The paper examines the way in which loss is distributed amongst stakeholders in corporate restructuring in English law, against what might loosely be called notions of fairness.  As the paper will show, our instinct may be that some of the results which are identified are “unfair”.  This article seeks to critically examine this intuition.  In other work the author has suggested that the way of thinking about fairness issues when multiple types of creditor are implicated (financial creditors, tax authorities, pension trustees, trade creditors, employees and tort creditors) may not translate seamlessly to certain modern situations in large corporates or financial institutions where only the claims of financial creditors are compromised.  The paper seeks to give substance to that suggestion.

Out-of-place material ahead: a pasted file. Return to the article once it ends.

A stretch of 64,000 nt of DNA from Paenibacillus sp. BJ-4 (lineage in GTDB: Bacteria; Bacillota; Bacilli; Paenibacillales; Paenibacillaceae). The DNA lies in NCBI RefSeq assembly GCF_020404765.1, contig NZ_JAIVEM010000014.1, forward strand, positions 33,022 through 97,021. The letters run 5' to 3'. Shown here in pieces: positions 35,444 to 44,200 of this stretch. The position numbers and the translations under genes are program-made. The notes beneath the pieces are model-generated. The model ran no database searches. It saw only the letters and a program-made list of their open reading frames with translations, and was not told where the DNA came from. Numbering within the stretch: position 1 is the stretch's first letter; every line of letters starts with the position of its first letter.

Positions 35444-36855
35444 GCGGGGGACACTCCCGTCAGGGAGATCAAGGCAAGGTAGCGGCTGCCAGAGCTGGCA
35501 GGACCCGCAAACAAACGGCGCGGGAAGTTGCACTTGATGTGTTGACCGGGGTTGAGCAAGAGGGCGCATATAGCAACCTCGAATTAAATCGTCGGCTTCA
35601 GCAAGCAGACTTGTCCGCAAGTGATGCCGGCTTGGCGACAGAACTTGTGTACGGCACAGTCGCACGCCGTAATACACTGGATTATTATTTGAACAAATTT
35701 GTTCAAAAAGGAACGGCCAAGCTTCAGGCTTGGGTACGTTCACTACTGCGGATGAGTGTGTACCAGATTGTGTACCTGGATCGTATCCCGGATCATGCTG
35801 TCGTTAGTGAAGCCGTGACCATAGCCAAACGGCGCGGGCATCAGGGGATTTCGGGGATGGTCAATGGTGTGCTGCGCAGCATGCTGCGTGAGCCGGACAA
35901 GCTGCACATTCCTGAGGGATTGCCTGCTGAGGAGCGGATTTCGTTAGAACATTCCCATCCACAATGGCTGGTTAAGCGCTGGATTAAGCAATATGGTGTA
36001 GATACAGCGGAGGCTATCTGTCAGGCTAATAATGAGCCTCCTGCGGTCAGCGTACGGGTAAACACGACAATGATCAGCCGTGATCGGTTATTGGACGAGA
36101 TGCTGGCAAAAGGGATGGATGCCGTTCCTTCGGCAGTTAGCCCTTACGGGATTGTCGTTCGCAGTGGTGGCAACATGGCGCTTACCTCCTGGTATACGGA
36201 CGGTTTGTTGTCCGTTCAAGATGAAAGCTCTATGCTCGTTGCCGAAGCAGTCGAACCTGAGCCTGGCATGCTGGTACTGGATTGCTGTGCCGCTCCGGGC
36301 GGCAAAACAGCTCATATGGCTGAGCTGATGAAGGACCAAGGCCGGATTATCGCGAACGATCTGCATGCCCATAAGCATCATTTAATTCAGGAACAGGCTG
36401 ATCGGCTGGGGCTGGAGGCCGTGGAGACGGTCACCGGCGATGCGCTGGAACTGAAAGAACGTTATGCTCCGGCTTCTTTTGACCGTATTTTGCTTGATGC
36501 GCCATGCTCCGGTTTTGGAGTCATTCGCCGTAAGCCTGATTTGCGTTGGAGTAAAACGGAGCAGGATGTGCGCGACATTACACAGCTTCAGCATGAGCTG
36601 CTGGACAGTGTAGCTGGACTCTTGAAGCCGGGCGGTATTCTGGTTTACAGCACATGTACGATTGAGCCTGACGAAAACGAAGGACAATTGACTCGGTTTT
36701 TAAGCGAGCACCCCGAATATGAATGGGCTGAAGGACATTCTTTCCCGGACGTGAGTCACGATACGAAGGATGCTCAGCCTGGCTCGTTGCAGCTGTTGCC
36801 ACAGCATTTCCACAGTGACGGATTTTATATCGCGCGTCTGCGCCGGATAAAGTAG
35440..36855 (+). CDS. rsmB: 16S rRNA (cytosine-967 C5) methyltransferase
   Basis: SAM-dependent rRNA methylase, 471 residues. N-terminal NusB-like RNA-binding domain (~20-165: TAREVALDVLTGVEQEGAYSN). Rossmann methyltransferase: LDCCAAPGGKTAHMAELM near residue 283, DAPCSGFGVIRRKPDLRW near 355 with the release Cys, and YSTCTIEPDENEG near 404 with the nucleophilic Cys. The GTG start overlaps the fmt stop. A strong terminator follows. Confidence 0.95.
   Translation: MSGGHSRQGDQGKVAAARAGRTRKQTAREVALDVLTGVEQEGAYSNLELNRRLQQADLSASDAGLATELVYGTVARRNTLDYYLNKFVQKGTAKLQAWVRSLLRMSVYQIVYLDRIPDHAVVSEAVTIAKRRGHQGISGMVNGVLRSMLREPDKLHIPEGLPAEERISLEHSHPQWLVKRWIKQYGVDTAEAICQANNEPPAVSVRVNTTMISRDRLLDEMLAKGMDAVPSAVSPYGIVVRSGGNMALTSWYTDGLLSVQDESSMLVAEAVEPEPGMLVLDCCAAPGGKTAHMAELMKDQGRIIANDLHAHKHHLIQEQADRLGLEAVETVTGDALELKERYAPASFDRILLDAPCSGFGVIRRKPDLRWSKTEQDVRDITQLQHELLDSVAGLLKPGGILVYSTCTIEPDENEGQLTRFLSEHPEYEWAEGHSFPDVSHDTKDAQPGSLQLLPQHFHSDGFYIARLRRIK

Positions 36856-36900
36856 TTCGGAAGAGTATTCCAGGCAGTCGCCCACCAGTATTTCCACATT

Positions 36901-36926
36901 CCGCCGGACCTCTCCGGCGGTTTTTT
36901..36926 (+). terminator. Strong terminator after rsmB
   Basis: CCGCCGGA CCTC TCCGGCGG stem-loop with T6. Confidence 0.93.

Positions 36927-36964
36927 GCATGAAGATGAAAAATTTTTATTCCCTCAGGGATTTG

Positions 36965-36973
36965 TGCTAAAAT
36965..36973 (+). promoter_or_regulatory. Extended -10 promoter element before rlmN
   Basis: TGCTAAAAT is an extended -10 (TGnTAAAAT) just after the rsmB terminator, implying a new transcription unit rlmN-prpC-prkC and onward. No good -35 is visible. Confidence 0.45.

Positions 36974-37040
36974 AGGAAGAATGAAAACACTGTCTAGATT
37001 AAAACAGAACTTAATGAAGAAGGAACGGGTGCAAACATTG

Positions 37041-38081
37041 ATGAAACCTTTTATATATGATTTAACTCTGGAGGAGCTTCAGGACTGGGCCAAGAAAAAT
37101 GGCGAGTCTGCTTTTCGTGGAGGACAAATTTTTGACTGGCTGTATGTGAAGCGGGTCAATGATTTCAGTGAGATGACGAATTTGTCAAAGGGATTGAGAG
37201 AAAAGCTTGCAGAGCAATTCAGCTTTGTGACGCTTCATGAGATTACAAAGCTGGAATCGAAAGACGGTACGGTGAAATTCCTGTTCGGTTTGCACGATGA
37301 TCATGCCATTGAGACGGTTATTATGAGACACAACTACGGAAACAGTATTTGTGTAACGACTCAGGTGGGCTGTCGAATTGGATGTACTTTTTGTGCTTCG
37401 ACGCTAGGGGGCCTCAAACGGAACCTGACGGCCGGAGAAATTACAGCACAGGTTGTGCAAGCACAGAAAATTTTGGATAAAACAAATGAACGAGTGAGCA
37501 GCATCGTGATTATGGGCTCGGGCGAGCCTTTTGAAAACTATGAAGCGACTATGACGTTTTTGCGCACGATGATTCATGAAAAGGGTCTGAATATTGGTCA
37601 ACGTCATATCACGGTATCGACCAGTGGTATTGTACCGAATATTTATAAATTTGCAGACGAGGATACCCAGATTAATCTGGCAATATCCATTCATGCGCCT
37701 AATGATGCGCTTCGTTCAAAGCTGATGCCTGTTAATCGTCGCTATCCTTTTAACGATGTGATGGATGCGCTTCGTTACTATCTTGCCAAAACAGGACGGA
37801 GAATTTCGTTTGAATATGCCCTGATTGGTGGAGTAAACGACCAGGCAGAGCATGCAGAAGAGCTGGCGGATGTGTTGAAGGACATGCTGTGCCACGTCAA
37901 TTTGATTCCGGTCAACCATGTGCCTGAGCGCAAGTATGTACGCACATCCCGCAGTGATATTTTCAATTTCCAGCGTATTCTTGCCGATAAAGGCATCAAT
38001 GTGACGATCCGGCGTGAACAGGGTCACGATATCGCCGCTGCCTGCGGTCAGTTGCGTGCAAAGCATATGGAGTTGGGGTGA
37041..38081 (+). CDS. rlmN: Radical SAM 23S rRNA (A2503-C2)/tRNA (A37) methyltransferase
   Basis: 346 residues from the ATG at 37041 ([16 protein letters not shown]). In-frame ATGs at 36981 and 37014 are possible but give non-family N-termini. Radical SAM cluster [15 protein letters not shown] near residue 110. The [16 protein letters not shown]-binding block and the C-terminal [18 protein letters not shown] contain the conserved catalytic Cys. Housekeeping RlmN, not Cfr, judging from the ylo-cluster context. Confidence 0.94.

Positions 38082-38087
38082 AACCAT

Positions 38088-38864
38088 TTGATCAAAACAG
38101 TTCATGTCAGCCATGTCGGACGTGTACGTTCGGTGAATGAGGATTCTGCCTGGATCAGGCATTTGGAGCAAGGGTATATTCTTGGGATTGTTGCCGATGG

The analysis concentrates exclusively on the “fairness” analysis.  It does not consider the trade-off between fairness and other objectives (such as sustaining the putatively unfair situation because another, fairer outcome would cost more than the benefits it would deliver, or would provide the wrong incentives for some of the stakeholders, or would make the stakeholders worse off overall even if it benefited some individual creditors), or with arguments that what we might consider to be questions of fairness might equally well be explored as economic questions.  In short, its objective is not to argue that fairness should prevail over other considerations, but rather to explore, as an initial question, the quality of fairness in each of the situations with which it is concerned.